Thursday, August 4, 2011

My Career (Chutes &) Ladder

Sometimes your life leads you down a path that you didn't entirely plan, but that, in retrospect, was leading you to the place you wanted to be all along. This is a story about a career path not towards more money and more prestige, but toward more freedom.

When I graduated from college, like many young bucks I wanted to climb some corporate ladder and make a name for myself in the business world.  Work downtown in a skyscraper. Carry a briefcase. Make a lot of money. Own a cabin and a boat. Because that's what the generations before us wanted, right? That's what we were brought up to believe was "success".

Times were tough after college so I was happy to get a job at Lutheran Brotherhood, due, in part, to a friendly family connection with the Chairman of the Board. I made $18,000 and immediately bought a new car for $12,000 because that's what rising young businessmen did. The new car is often the first big status symbol Americans purchase to let their friends and family know that they're making it. I worked my tail off those first 3 years, getting promoted up 3 more rungs and displaying my talents for all to see.

But then something changed. I was 26.

Truthfully, what I remember most about the shift in my focus are two things. The first is this John Denver lyric from "Rocky Mountain High":
He was born in the summer of his 27th year
coming home to a place he'd never been before

I used to come home from work and play that record on the turntable with my roommate Steve and we'd talk about how we should just up and move to the mountains and ski. The foundation had been set by my mom and aunt & uncle who all nourished the skier in me, and it would soon be the summer of my 27th year. Yet here I was, sitting in tan-colored cubicles in some office building downtown Minneapolis.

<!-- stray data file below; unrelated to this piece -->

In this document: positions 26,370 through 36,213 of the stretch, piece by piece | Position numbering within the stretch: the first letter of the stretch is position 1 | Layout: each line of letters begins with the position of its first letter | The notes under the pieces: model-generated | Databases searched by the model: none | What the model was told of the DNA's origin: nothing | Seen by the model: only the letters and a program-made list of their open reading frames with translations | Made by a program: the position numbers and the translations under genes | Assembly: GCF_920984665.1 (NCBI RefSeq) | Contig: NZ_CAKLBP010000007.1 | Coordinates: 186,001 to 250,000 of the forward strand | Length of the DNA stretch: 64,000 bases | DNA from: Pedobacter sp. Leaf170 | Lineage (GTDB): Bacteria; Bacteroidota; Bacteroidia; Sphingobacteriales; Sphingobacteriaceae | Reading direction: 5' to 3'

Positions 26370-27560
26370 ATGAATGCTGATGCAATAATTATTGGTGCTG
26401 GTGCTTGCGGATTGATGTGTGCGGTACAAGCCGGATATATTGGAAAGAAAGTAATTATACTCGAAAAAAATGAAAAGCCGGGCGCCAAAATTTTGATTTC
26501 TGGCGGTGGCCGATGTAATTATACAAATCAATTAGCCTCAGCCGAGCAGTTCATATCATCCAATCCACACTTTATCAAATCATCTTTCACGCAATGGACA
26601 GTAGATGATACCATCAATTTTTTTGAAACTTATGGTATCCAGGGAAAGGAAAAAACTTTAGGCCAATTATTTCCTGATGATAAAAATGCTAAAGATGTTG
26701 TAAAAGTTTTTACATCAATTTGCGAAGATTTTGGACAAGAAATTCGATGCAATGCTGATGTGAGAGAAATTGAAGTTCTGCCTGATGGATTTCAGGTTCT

The second thing I vividly recall is the picture of the obese women in the Claims Department who did the same job day after day, year after year, sitting in their lifeless cubicles and never experiencing the full wonders of the world. The vision still makes me shiver.

So I moved to Utah with buddy Steve and skied my heart out for two years. And when I had had enough, I found myself back in Minneapolis working for the same company, which was terrific. I got a nice signing bonus because it was 1998 and I had a math degree.  Remember 1998 and Y2K hysteria? It paid to be thought of as someone who might be able to learn how to program computers to try to fend off the pending doom.

I spent 5 or 6 years programming computers and then was struck by the realization that the daily tasks of all the IT leadership I saw really turned me off. If I was going to keep climbing the corporate ladder I'd need to do it in a different part of the organization. So for the first time in my career I made a thoughtful and strategic lateral move to a job that would let me work with management from all over the company. This would give me a better chance to really understand the organization and find a place where I felt I would fit.

After 2 years in the audit shop I'd worked with enough V.P.s to know that I did not want to become one of them. We were simply cut from a different cloth and though I respect them I knew I had no interest in doing their job.

Strategic move #2: An opportunity opened up in a cool new department that was on the cutting edge, trying to develop new social businesses to make life better financially for the mass market of average Americans out there. I took a pay grade cut for this move, but it was getting closer to the sort of job that I now knew was best for me. The V.P. of this area was really open-minded and much more flexible on corporate structure than other places I'd worked.

I've been working in that area for that V.P. for about 5 years now and the tone that he sets in the workplace helped me be able to move to Bozeman and continue my same job.

My career path has not been one of moving up, but of moving out. I don't make as much money or wield as much power as I could if I had kept moving up, but I'm in a position of relatively low stress and I'm experiencing a new part of the world at the same time.

It's a different way to think of a career ladder. What's at the top of yours?

1 comment:

Anonymous said...

Good read, Kirk.

The "You know he'd be a poorer man if he never saw an eagle fly," line is one of my favorites. -Dan